The oil and gas industry is “highly dynamic, subject to rapid change, prices basically coming from world markets, and I see a basic incompatibility between that kind of an environment and any kind of a method that’s going to set prices based upon backward-looking historical costs,” Smith said.

An auction would let the market set prices for access. And how it works would evolve over time. “You start somewhere, and maybe you start doing experiments,” trying the ideas out on industry people: “Industry people can always tell you lots of things that are wrong about what you’re doing.” And then you go back to the drawing board.

Industry starts by exploring and making discoveries, Smith said, and those discoveries are the basis for capital investment in facilities and pipelines. New discoveries occur and more facilities are needed, or the pumping capacity of the pipeline needs to be increased, he said.

It’s hard for regulators to deal with the changes that occur over time, he said. The original companies may not continue to make discoveries comparable to their original ones, and new explorers make discoveries and need access to facilities. “And you need a mechanism whereby as older fields mature and new fields are discovered, the property rights can be transferred naturally from the old to the new owners.”

Smith said that “as an economist, I look at the oil and gas industry as highly dynamic, subject to rapid change, prices basically coming from world markets. And I see a basic incompatibility between that kind of an environment and any kind of a method that’s going to set prices based upon backward-looking historical costs.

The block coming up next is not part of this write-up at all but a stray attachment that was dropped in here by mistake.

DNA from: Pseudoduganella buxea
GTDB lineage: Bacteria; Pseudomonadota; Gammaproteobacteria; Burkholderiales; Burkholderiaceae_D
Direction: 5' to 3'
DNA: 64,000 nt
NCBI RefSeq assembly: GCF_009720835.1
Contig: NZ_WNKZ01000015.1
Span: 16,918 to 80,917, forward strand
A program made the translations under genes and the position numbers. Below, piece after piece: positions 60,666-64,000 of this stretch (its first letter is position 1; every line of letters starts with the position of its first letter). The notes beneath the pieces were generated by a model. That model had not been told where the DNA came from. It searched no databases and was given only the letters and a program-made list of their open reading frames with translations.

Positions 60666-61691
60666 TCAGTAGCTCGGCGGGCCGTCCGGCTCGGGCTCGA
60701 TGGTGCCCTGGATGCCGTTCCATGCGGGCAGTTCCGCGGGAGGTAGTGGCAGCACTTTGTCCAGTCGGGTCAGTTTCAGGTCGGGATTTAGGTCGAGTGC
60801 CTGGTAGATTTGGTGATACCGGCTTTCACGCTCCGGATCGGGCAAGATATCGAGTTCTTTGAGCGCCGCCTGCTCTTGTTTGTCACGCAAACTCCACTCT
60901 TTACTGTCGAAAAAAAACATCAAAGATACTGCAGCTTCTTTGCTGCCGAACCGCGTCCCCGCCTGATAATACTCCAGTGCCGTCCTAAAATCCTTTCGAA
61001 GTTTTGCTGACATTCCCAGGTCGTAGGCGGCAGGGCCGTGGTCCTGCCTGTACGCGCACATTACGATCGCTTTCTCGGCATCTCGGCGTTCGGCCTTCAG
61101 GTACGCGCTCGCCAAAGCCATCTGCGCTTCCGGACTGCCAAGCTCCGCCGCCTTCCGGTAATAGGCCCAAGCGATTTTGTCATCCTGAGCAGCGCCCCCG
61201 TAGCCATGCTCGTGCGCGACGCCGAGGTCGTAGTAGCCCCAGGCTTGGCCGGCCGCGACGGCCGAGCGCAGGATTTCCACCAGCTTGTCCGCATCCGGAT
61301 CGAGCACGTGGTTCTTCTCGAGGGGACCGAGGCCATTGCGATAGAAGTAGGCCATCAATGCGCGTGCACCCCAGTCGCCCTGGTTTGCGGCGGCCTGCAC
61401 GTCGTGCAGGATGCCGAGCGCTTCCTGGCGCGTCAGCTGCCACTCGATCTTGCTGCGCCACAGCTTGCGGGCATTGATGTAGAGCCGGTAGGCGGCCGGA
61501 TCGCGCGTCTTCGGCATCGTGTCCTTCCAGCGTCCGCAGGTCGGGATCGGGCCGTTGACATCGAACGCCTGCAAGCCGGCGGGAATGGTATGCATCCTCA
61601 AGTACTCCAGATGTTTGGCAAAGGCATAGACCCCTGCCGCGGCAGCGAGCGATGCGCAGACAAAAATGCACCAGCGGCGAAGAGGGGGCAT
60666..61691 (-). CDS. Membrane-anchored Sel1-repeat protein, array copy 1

“At each point in time … efficient facility utilization and investment must always reflect current and expected future revenues and costs. The system has got to look forward: that’s where all the action is, where the planning is, where the decisions have to be made. “And to me, the historical cost is irrelevant,” Smith said.

Historical cost base works for regulated monopoly utilities, he said, because they have no competition and set the price.

But the oil and gas industry does not set the price: its product goes into a world market, with market prices. “It’s from those prices that we find out what the value of the pipeline transportation (and) operating facilities” are, based on the market value of the hydrocarbon.

How to share the risk?

The existing regulatory system, “for independents, leads to high cost and interminable delay in gaining access,” Smith said. And it’s not much better for the original risk bearers.

“It’s heads I lose my investment and I have no one to share the losses with, or tails I win, but I have to share the gain with latecomers. That’s the implication of any kind of historical cost-based pricing, and to me it’s just not realistic,” he said.